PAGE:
A Secret Alchemy is narrated by two historical characters, Elizabeth Woodville and her brother Anthony, and by one fictitious one, Una Pryor, a historian who’s returned to England from her home in Australia to sell her English property. During her stay in England, the recently widowed Una, who’s working on a book about Anthony Woodville and his reading, visits the cousins with whom she was raised and encounters the man whom she loved as an adolescent.
Anthony’s story begins with the last journey of his life: he is bound for Pontefract Castle, where he knows that the future Richard III has scheduled his execution. Elizabeth tells her story from the quiet confines of Bermondsey Abbey, to which she has retired from the court of Henry VII. Neither tells his or her life story from beginning to end; instead, they each focus on a few selected episodes, such as Elizabeth’s courtship by Edward IV and Anthony’s exile abroad. As a result, the cast of characters is relatively small: we meet Edward IV, Edward V, a few Woodvilles, Anthony’s lover, and Elizabeth’s long-time attendant and confidante. There’s a cameo appearance by Thomas Malory and a couple of very brief ones by the future Richard III.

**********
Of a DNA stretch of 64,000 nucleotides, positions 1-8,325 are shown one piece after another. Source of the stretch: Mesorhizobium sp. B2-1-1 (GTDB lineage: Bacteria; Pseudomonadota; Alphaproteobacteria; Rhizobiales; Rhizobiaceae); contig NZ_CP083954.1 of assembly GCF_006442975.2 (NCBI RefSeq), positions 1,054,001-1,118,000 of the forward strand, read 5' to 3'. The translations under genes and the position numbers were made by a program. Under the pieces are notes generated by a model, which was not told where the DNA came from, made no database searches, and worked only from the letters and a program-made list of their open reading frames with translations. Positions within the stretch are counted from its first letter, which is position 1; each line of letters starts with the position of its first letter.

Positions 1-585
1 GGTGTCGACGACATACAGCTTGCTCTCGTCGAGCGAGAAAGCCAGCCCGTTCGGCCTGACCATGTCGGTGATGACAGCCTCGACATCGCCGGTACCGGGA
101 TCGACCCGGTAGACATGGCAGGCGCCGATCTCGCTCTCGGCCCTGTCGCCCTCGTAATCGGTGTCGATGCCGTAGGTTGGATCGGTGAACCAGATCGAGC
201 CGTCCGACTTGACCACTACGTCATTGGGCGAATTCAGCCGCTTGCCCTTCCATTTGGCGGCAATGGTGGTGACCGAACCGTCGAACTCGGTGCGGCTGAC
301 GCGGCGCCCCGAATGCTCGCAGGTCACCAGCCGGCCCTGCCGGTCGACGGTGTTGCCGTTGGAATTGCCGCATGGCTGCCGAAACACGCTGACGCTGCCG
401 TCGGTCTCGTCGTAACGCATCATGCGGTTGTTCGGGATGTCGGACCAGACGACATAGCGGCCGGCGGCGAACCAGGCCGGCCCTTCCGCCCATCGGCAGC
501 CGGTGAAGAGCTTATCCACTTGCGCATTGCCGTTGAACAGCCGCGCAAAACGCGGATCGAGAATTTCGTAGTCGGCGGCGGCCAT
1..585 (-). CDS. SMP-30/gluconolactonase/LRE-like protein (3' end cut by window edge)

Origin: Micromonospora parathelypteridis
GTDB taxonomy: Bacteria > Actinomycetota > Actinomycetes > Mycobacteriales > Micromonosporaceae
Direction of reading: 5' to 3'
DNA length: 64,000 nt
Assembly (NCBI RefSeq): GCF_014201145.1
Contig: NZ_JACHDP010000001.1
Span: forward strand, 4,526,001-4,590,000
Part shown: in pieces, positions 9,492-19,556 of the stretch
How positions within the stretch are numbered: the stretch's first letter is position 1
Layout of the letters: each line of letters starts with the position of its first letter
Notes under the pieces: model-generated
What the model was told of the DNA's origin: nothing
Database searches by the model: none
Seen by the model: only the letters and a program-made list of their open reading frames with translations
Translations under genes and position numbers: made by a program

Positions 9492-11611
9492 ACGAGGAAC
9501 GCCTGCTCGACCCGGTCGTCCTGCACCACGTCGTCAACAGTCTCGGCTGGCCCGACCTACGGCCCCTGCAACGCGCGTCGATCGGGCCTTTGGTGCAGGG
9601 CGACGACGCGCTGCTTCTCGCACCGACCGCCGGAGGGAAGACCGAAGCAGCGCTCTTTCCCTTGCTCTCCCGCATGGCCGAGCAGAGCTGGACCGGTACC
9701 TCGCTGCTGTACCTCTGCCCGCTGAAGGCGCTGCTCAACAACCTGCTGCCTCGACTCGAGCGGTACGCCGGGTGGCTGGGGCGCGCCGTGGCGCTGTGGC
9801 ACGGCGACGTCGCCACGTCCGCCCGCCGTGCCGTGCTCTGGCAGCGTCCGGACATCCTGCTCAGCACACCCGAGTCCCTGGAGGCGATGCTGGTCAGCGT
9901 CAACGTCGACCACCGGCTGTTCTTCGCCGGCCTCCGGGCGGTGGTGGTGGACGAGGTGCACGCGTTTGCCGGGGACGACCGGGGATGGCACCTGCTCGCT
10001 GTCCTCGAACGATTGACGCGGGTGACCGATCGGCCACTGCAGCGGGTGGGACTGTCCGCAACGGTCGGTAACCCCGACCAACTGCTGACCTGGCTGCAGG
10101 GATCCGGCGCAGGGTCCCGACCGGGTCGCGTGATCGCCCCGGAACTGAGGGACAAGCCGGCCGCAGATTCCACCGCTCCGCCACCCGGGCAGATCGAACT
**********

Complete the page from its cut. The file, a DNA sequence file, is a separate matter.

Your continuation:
I thoroughly enjoyed reading Anthony’s and Elizabeth’s stories, and had tears in my eyes after reading both (which doesn’t happen very often, especially when I know the ending). Anthony’s tale, especially the love story Darwin gives him (which I found very plausible) and his terrible grief when he realizes that his charge Edward V is at the mercy of Richard III, is very moving. Elizabeth, who’s so often reduced to a caricature by historical novelists, is beautifully drawn here. She’s strong-minded and courageous, yet vulnerable. There’s even a touch of humor here and there, as when Elizabeth’s earthy sister Margaret comments on the queen’s morning sickness.
The contemporary story, Una’s, was well done also. I didn’t find it as compelling as the medieval ones, but Darwin did a nice job of working the historical strands and the contemporary strand into an integrated whole.
Darwin has researched her novel with care, and she provides an afterword putting the tales of Anthony and Elizabeth in their historical context.
I heartily recommend this novel.